Despite Frank Sinatra cutting Lawford off, when his son was kidnapped, it was Peter he called. Lawford interceded with Bobby who mobilised the FBI, and restored Frank’s son. Sinatra threw a party to thank everyone who had assisted, but Peter wasn’t invited.

“Mr. President, the late Marilyn Monroe!”

His failures, fears, poverty, ill-health, unhealthy lifestyle and loneliness left him sliding into an abyss:

His Manager saw him about 7 o’clock in the morning, getting ready for a day’s filming in New York, chugging Tanqueray: “It was like he was drinking soda-gulp, gulp, gulp.”

He kept asking me why his life was falling apart. First he lost his friendship with Sinatra, then Marilyn died, then Jack was murdered. And his marriage was over.’

When Pat left the matrimonial home in Santa Monica and moved to New York, she took with her far more than expected, even the wire hangers. “But Peter made sure he had the last word. A few days after Pat had settled into the Fifth Avenue apartment, she was notified of a delivery from California. Outside her building, three burly, sweating men worked to unload a truckload of five-gallon plastic containers of water- fifty in all. When Pat protested that she hadn’t ordered any water, one of the deliverymen handed her a note that had come with the shipment. It read: “Dear Pat: You forgot to drain the swimming pool.””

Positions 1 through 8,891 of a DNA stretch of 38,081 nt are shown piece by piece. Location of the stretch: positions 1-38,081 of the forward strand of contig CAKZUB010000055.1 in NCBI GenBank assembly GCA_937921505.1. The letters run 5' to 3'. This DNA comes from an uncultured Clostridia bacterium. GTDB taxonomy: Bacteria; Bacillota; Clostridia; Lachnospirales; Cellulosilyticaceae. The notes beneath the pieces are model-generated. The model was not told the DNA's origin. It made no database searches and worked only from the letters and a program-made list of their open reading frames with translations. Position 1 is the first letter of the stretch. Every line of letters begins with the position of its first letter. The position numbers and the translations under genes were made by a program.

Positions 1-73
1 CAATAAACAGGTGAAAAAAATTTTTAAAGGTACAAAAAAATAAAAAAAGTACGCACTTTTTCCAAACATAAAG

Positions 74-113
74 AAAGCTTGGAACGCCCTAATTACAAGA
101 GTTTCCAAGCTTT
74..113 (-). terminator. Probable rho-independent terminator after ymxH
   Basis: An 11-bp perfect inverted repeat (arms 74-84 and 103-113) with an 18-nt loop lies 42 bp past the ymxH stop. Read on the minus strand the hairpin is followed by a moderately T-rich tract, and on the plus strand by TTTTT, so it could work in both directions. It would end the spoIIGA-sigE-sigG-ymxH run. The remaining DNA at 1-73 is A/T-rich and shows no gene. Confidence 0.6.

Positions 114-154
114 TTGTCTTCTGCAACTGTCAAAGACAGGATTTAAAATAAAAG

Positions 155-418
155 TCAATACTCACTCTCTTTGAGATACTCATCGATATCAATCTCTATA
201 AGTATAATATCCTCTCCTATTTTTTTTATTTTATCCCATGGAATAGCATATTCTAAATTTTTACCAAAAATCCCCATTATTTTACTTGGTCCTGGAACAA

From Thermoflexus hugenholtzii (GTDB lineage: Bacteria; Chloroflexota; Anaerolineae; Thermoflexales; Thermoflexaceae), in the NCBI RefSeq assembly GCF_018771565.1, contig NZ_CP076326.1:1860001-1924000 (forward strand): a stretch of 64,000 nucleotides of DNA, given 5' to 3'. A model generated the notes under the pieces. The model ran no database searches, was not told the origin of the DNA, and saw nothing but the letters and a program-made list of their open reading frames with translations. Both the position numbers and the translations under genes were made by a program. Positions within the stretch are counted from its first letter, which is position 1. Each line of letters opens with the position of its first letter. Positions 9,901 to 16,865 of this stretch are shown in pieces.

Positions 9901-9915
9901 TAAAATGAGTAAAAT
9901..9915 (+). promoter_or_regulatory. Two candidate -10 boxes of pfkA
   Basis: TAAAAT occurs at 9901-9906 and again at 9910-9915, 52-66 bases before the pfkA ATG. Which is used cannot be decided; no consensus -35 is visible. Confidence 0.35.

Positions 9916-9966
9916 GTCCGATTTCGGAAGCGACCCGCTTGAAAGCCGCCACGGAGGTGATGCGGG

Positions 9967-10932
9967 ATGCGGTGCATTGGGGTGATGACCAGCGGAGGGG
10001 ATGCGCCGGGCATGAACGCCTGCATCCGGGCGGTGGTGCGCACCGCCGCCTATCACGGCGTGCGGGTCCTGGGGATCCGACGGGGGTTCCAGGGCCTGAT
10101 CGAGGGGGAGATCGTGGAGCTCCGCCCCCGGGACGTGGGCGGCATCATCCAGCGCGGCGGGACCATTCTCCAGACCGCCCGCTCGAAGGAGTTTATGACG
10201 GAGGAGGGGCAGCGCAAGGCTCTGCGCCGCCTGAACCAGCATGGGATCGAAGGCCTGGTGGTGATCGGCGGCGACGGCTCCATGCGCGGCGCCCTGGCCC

Diagnosed with cirrhosis, Peter asks liver specialist Dr Norcross: “Can I have a glass of wine with dinner?” “You can’t even have a piece of rum cake…if you continue drinking, you’ll die.” Stunned  by the severity of Norcross’s warning, Peter resolved then and there to stop drinking. A few days later, he and Ebbins [his Manager] left the clinic. The first thing Peter did on the way home was stop at a bar and have a martini.”